So, if they just ignore them, they think they’ll go away? Nature Girl asks. The X-Men didn’t, Jean points out. All movements start small, Storm agrees. Nightcrawler adds they must act now before this gets out of hand.
Nature Girl muses she sees violence all the time with animals, but mutants don’t seem to like it much. Is it sometimes okay then? She is answered by a ‘yes’ from Colossus and a ‘no’ from X-Man. Magneto admits he isn’t sure anymore.
Jean points out the majority in the park were calm and happy. They were preaching love, outdated as it may seem, and the X-Men didn’t actually speak to a single one of them. Maybe they are blowing this out of…
Ne Nado! Colossus shouts and hits the table. They protect mutantkind! They uphold their values! There is no room for error! They are obligated to anticipate and counter threats before they can threaten the world. Yes, the threat has changed! Yes, there is only a small chance they might turn dangerous. But it is no different than a spreading forest fire. Angrily, he gets up.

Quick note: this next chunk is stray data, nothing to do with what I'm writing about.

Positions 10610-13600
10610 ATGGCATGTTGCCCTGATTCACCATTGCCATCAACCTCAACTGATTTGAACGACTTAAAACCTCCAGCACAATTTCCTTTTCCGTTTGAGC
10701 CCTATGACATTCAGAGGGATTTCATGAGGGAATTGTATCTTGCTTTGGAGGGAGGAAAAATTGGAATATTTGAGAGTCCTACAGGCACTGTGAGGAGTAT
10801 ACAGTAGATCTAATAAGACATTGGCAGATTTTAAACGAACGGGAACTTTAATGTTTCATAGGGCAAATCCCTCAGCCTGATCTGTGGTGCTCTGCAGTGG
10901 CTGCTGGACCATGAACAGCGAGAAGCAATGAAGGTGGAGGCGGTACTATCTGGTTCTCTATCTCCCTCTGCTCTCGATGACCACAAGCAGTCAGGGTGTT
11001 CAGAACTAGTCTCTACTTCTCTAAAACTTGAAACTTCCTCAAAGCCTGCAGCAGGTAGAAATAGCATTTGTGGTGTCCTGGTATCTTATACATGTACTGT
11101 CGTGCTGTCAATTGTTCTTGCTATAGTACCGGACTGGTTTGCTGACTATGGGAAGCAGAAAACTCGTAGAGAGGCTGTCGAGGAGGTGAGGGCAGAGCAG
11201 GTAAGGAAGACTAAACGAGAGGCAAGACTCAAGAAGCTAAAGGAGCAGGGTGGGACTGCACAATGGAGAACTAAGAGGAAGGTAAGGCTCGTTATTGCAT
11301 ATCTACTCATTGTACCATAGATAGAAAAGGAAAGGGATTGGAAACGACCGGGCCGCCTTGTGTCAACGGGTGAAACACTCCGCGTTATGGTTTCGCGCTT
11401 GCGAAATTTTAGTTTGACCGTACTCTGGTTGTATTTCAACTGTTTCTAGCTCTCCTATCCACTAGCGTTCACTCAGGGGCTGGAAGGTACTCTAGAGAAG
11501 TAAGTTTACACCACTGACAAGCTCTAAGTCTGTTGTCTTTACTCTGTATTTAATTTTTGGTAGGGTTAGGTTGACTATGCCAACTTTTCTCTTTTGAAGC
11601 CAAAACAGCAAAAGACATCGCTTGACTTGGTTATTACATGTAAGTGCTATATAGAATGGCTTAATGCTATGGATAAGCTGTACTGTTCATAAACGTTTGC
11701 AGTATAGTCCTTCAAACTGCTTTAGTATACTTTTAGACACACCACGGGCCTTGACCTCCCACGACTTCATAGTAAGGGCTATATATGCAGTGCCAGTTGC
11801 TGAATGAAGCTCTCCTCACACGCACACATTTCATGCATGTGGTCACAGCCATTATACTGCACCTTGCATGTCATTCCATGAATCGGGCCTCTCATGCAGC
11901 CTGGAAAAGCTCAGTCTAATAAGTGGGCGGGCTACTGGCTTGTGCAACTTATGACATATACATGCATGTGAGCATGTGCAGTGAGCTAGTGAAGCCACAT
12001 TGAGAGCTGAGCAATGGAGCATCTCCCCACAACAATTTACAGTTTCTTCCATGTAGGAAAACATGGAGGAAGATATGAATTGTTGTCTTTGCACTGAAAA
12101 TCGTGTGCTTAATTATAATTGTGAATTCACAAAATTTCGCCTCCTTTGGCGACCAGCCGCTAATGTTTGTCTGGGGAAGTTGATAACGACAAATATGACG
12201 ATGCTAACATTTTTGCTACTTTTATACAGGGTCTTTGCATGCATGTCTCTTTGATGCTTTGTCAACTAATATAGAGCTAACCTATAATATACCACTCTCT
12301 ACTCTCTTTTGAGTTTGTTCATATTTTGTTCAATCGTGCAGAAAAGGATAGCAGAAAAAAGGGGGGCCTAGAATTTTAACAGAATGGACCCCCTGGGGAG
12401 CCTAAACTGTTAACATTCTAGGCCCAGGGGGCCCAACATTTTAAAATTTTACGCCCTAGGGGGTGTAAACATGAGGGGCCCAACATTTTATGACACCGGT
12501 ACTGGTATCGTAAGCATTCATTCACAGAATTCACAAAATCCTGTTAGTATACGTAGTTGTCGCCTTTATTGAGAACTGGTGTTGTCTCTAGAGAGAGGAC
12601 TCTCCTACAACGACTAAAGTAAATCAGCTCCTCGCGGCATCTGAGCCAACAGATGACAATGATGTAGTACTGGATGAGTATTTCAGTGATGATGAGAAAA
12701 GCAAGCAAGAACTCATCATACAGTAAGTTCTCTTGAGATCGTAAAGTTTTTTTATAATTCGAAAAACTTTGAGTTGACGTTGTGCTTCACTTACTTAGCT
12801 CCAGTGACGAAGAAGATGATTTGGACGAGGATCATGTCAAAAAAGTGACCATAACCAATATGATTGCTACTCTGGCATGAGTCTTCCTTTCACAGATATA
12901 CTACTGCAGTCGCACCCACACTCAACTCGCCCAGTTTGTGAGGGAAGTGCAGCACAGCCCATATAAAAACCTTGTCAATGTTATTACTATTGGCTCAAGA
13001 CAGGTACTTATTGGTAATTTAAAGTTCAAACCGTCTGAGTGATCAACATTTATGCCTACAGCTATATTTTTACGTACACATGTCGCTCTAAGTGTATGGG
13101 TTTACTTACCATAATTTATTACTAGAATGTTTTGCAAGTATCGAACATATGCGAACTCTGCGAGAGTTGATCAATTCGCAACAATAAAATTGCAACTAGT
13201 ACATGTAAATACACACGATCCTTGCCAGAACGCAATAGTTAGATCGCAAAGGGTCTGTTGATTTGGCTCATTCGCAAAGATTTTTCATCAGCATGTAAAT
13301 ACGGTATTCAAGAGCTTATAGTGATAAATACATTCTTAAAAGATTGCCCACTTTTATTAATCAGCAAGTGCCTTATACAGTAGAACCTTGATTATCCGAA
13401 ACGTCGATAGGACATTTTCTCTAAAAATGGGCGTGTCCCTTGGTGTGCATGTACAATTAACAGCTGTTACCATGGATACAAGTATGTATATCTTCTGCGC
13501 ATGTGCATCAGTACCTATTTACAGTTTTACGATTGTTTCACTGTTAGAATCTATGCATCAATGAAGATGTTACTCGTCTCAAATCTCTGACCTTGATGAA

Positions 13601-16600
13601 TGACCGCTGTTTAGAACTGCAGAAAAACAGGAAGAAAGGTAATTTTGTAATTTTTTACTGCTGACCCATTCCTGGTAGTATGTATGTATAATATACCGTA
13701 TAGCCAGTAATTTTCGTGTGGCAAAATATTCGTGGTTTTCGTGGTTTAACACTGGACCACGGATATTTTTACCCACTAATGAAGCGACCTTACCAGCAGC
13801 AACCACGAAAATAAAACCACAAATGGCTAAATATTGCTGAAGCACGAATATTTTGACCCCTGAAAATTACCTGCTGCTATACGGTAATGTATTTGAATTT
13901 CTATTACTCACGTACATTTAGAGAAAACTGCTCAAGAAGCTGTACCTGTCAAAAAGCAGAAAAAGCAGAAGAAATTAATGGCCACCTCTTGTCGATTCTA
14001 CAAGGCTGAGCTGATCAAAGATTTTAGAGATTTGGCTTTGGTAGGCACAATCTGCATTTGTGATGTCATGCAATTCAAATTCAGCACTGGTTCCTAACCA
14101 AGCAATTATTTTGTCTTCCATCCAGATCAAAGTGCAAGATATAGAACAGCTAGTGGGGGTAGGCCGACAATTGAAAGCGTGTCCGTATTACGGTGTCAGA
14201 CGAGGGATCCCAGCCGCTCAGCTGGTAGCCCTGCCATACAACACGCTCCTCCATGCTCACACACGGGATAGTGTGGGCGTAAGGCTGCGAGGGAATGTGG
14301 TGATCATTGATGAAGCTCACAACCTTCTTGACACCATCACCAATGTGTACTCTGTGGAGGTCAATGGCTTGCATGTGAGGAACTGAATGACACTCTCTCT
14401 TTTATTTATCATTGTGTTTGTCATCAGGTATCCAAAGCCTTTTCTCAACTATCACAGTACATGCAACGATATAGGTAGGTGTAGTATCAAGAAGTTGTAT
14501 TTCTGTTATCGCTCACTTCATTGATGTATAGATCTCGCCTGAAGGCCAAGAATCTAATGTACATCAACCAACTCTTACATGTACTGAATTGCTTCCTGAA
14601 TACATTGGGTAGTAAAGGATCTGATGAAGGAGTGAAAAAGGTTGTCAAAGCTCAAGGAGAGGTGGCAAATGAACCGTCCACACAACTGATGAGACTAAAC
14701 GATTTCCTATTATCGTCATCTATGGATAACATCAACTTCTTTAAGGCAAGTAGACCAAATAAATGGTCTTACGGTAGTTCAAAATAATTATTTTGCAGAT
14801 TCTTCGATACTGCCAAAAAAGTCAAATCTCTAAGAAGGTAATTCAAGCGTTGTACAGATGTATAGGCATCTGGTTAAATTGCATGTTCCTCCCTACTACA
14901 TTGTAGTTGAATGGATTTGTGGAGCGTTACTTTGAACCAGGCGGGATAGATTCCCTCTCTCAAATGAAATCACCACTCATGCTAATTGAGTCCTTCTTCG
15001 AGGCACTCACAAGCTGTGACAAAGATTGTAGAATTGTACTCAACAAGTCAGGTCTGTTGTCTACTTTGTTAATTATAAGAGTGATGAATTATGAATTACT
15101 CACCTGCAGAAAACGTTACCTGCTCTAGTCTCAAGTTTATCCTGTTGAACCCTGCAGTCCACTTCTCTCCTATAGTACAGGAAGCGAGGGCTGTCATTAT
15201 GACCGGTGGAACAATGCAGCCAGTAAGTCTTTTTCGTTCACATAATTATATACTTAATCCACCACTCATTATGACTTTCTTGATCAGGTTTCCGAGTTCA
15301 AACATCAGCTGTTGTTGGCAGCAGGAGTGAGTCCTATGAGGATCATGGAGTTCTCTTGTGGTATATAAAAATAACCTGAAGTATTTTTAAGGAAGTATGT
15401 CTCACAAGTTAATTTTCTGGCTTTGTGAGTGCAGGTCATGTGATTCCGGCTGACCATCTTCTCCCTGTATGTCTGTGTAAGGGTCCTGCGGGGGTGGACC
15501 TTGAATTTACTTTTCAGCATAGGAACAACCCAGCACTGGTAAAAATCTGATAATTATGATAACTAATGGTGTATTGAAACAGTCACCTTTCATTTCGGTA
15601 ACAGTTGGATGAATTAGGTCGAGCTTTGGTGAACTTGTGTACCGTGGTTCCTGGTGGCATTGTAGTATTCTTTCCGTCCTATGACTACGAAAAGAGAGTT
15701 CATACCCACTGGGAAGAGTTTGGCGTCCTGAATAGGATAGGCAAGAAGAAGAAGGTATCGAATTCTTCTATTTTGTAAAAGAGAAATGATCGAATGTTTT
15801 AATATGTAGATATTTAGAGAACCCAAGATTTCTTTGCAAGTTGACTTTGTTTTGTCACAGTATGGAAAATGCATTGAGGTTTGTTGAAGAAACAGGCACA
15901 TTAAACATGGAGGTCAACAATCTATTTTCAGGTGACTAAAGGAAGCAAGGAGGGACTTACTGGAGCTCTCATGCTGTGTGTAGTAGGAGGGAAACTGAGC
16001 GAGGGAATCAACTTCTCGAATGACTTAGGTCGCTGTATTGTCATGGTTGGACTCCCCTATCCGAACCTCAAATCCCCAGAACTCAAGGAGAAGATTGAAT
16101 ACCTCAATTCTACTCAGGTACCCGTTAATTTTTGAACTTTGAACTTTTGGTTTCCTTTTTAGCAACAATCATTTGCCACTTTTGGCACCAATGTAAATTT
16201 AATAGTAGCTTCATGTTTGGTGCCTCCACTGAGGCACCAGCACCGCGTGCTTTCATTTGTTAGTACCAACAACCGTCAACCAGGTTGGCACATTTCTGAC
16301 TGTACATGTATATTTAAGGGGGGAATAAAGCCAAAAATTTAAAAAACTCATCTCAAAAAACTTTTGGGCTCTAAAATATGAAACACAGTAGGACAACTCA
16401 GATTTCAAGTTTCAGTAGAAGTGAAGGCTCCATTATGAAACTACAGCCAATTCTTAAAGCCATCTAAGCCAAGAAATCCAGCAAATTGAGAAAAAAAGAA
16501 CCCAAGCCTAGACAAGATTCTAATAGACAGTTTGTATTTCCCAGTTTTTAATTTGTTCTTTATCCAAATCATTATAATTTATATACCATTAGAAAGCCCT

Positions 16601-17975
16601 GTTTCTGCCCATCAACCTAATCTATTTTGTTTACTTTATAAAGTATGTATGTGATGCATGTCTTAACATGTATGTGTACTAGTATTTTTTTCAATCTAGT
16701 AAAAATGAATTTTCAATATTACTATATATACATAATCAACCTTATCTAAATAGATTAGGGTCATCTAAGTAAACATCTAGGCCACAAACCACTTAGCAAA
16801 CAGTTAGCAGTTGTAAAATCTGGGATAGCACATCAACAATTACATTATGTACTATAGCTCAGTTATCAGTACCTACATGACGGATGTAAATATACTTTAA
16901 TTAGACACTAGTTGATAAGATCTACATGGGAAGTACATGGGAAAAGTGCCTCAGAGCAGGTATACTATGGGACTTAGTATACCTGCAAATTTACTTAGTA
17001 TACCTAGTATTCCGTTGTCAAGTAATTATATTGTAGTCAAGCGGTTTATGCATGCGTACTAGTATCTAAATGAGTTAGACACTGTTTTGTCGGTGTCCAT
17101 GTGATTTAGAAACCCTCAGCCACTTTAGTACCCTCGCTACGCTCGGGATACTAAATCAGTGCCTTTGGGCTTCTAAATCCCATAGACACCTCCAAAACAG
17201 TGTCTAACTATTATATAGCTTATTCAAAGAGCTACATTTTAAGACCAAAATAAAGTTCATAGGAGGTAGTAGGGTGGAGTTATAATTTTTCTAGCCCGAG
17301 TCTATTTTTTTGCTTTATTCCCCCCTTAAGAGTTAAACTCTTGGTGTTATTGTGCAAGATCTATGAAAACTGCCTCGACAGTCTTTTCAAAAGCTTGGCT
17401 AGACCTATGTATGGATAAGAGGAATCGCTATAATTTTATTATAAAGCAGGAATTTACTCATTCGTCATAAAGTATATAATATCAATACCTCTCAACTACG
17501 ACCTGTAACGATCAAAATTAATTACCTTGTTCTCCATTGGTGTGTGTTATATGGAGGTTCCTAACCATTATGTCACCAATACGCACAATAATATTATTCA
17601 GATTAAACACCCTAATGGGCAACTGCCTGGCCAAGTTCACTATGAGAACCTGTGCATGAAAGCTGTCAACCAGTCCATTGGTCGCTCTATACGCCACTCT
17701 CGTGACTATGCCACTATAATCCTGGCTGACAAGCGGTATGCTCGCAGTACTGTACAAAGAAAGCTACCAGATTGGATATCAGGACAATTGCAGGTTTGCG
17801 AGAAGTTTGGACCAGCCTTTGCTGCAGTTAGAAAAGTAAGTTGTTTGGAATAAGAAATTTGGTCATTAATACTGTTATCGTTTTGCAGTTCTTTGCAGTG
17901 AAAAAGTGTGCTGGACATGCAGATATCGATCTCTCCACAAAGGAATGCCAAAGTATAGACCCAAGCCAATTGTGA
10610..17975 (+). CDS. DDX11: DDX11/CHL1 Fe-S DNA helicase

Jean suggests they all agree they have to keep an eye on this. Nate adds they have to inform Department X.
Soon, Jean, X-Man and X-23 visit Department X, where they talk to Psylocke and Moneta. They explain what happened. They have ruled out mind control? Psylocke asks. Jean explains the people were acting of their own volition. Zut alors, Moneta swears. She wouldn’t have believed they’d see the day when mere words stoked mutants into violence.